Monkeys & Dates: Merzouga to Fes through the Middle Atlas Mountains
Following an incredible 3 day tour from Marrakech to the Sahara Desert, my friend Katy and I find ourselves in Merzouga with no real plans for getting up to Fes, our next destination in Morocco. Luckily, it proves incredibly easy to organise transport and we soon find ourselves the only passengers in a 4×4, northbound for Fes. For 20€ a person, it feels almost too good to be true!
As with most things, it does turn out too good to be true when we stop an hour later to pick up the driver’s entire family and are now at full capacity in the car, thigh to thigh with only a thick layer of sweat between us. Thankfully, our driver, Ammar, more than makes up for it by stopping at numerous points of interest along the way and inundating us with a never-ending stream of Morocco facts. Some highlights from our drive include:
Leaving Merzouga and the Sahara Desert in our wake, our first stop is at a little lookout from which we can admire the Ziz Valley as we begin our climb up the Middle Atlas Mountains. Given that it’s summer, the Ziz River that normally rushes through the valley is more like a puddle, but a sprinkling of vegetation in between the hills still flourishes in its absence and the view is rather beautiful.
After stopping at the half-way point between Merzouga and Fes for a delicious lunch of chicken tajine and stocking up on fully-frozen bottles of water (that I honestly would have traded my left arm for, had it come down to it), Ammar makes a stop for us in the Cedar Forest. We know to expect monkeys, but we have no idea just how many furry friends there will be. We arrive to monkeys swinging from branches, monkeys hanging out in the sun, baby monkeys climbing over their mama monkeys, and I even come dangerously close to being peed on by a particularly cheeky monkey in a tree.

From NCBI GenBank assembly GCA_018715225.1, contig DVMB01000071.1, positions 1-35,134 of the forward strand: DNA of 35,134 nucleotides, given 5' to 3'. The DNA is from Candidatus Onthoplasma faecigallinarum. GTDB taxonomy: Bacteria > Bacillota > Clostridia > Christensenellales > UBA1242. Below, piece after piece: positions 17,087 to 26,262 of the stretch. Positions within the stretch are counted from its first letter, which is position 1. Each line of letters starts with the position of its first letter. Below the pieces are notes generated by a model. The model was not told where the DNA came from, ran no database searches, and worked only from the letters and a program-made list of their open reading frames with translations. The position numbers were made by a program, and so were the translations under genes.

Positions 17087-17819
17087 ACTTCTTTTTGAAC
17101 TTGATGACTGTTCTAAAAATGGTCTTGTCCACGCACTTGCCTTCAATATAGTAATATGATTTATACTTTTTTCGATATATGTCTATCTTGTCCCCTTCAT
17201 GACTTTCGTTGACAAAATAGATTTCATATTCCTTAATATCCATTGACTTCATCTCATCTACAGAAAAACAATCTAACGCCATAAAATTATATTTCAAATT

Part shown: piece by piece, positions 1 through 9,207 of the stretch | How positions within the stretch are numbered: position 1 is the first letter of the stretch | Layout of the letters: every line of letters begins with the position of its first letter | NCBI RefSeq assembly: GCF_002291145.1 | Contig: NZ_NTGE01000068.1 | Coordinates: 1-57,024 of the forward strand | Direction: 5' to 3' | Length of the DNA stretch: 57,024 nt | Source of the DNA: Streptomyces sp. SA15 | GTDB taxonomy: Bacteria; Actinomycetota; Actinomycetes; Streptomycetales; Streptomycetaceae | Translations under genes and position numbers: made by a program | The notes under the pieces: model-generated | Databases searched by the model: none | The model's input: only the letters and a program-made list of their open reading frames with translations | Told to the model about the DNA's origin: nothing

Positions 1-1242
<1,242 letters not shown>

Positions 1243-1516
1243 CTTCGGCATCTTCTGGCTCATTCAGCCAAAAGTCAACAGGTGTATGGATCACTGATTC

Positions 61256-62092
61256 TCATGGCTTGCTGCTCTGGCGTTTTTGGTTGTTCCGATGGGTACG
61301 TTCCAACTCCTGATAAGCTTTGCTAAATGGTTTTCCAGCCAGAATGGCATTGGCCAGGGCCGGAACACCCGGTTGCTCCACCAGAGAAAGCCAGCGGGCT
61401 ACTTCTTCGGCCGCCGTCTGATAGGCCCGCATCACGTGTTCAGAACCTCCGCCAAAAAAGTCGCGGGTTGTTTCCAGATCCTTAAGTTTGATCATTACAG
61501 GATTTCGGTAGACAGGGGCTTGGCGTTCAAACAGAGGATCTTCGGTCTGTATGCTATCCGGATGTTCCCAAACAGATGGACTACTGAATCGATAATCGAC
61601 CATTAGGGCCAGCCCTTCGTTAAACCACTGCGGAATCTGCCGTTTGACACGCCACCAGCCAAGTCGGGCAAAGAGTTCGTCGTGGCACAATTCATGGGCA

Ammar has come well prepared and gives us each a handful of dates and grapes to feed to the monkeys, who are not at all shy and happily grab fruit from us while scratching themselves lazily with their other hand. Clearly the monkeys are fairly used to people and see us more as a food source (or as something to pee on, as it may be) than a threat. The whole experience has me giggling with excitement.
Five Star Lookout
Reaching the outer limits of Fes, Ammar takes us to a viewpoint to gaze out over the expansive city before we reach our final destination. It’s difficult to grasp the size of these cities when you’re wandering through the maze of narrow streets in the medina, but Fes has well over a million people and not a single high rise in sight, so it only makes sense that growth would be happening outwards. The result is sand and lime buildings as far as the eye can see.
Finally, after a full day of driving that was greatly elongated by our many stops (certainly not complaining), Ammar calls the riad we’ve booked in Fes and makes arrangements for them to meet us near the Blue Gate and walk with us to our room. Before we take our leave from Ammar, who will be in Fes for a few days with his family while his daughter tours the university (the world’s oldest university!), he tells us that Fes is also home to the world’s oldest medina, dating back to the 9th century. Living in Australia, it’s difficult to comprehend history beyond the 1800s, so I am suitably impressed by this information and look forward to exploring more of this storied city.
We profusely thank Ammar for a wonderful day and wander off through the winding streets with the man from our riad, who also proves unbelievably nice. After settling us in our room, he brings us delicious mint tea and even sends one of the other staff out with us to find food. After wandering starry-eyed around the bustling streets and just taking in the pleasant buzz of the medina, we settle, as suggested by Mohammed from the riad, on msemmen (magnificent crepe-type things filled with soft cheese) from a street vendor and are instantly obsessed with yet another Moroccan food.
Read more: THE ULTIMATE ITINERARY FOR 1-2 WEEKS IN MOROCCO
Once again, we’ve had a brilliant day in Morocco, almost entirely thanks to the kindness of the locals and their enduring determination to show off the best of their country to travellers. I can’t recommend Ammar highly enough as a driver― I’ve included a photo of his business card at the top of this post and I strongly suggest that you call him if ever you find yourself in Morocco and want to have the time of your life― and I also can’t say enough good things about the people at Riad Rocco. We’re only halfway through our time in Morocco and already I am dreading having to leave this incredible country.
Read more about our travels through Morocco:
MARRAKECH, MOROCCO: HOW TO GET INCREDIBLY LOST IN A SOUK AND SPEND ALL YOUR MONEY ON SCARVES
CAMELS & TAJINE: DESERT ADVENTURES FROM MARRAKECH TO MERZOUGA
A GUIDE TO BOOKING THE BEST SAHARA DESERT TOUR
VISITING MY SISTER CITY, CHEFCHAOUEN, MOROCCO
THE MOST PHOTO-WORTHY SPOTS IN CHEFCHAOUEN, MOROCCO’S BLUE CITY
A VERY SWEATY HIKE TO AKCHOUR WATERFALL AND GOD’S BRIDGE
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